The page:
As anyone familiar with Carmen knows, he copies much of his prose from Official Record reports, magazine articles, and letters from participants of the battle.  But there are stretches where you see the landscape and battle from his eyes and in his words. 

Early in volume two, Carmen spends much of chapter 12 (The Field of Antietam) describing the terrain around the northern part of the battlefield.  While some of his syntax is aggravating,, pronoun use can mystify, and the sentences often run on making for a difficult read, (maybe like this one), Carmen nevertheless delivers some very evocative description of the roads, terrain, crops, and structures on the battlefield.  Here is a sample:

“North of the cornfield was a grass field of nearly 40 acres of higher ground than the cornfield and upon which the Union batteries were posted on the 17th. In that part of this field, bordering the Hagerstown Road, stands the house of D.R. Miller, an apple orchard, north and east of it, a garden in front, and in the southwest corner of the garden, close by the road, a spring of delicious water, covered by a stone house.  Beyond the field where are Miller’s house and orchard, was another field, bounded on the north by the North Woods. South of the cornfield and bounded by the Hagerstown road on the west and by the East Woods and the Smoketown road on the east and south was a field of nearly 80 acres, most of it in luxuriant clover, some of it freshly plowed. In the East Woods and West Woods and the cornfield and grass field between them, is where the terrible struggle between the Union right and the Confederate left took place-the most sanguinary part of the whole field.”[1]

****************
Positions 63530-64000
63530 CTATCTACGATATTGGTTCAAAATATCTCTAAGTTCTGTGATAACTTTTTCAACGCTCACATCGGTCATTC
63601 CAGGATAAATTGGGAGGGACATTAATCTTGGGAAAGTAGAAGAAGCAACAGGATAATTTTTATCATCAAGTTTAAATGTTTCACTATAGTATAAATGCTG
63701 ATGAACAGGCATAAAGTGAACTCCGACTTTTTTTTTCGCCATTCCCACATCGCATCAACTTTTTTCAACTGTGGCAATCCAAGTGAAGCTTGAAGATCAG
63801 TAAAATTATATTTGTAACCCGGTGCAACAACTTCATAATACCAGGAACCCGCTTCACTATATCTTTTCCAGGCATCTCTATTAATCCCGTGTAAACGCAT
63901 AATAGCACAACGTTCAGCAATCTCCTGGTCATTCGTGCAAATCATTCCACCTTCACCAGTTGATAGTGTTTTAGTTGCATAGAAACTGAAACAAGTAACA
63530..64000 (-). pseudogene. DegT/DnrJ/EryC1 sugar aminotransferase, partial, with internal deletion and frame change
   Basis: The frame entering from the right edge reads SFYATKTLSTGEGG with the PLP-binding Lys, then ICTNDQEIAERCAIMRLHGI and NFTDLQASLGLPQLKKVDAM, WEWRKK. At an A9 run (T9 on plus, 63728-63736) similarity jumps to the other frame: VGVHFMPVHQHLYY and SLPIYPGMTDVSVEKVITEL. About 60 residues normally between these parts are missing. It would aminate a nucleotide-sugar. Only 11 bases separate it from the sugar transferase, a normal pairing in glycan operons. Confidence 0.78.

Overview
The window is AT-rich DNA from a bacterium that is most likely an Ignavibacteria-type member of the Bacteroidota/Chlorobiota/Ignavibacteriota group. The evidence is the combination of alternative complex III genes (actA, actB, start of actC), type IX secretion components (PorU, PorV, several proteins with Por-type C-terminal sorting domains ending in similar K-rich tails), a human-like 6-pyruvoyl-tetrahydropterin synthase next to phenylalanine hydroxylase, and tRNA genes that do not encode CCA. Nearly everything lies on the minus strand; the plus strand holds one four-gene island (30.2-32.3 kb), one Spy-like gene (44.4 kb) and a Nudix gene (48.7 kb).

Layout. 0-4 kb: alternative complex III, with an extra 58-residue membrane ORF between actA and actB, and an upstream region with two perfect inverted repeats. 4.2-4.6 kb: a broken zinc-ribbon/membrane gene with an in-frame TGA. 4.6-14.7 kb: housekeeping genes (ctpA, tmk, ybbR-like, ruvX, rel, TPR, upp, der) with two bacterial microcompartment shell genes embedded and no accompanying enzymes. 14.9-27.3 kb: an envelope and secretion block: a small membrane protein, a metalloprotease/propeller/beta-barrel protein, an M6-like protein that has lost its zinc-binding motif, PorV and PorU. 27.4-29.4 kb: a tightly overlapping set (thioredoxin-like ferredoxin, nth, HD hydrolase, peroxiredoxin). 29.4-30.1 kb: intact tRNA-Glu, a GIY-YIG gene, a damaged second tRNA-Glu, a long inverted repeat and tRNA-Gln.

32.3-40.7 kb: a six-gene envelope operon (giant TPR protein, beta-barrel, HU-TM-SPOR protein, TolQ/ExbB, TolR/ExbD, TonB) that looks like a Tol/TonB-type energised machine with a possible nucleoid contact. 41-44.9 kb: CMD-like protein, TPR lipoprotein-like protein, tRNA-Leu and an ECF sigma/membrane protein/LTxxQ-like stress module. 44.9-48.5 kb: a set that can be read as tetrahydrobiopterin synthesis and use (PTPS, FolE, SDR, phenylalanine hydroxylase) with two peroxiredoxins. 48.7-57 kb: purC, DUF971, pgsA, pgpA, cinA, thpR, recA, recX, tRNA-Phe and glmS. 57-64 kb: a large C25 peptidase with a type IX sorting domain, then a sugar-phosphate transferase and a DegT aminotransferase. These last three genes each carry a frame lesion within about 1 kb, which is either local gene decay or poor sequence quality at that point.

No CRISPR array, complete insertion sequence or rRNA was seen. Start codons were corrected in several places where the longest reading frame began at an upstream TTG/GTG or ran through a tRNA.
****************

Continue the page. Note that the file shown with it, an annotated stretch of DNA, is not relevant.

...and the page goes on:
Sometimes there is a tendency to jump over the early chapters of Carmen to get to the meat of the action.  Don’t do that.  It is worth it to read the entire work thoroughly.  For someone like me who has been to this field many times, the careful reading of Chapter 11 painted yet another picture and perspective that I had not seen before.  I read this chapter last week.  Today I was on the field and the imagery of Carmen’s words came back to me as I viewed this ground today.  Pictures are worth a thousand words but sometimes a thousand words, carefully and perceptively read can produce an image that stays with us in an even more powerful way.


[1] Carmen, Ezra. The Maryland Campaign of September 1862 Volume II: Antietam, edited and annotated by Thomas G. Clemens. El Dorado Hills, CA: Savas Beatie, 2012, page 11.

Friday, January 4, 2013

To Antietam Creek by D. Scott Hartwig

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My posting has been rather sparse of late. One of the things that has kept me away from SFTNW has been the many hours pleasantly occupied in reading Scott Hartwig’s epic To Antietam Creek (Baltimore: John Hopkins University Press, 2012). It is the first of two volumes that describes at both the operational and tactical level the story the Maryland Campaign.  Volume One concludes in the wee hours of September 17th as the armies slumber fitfully and await the dawn of the bloodiest day in American history.

And just this afternoon, I read the final page.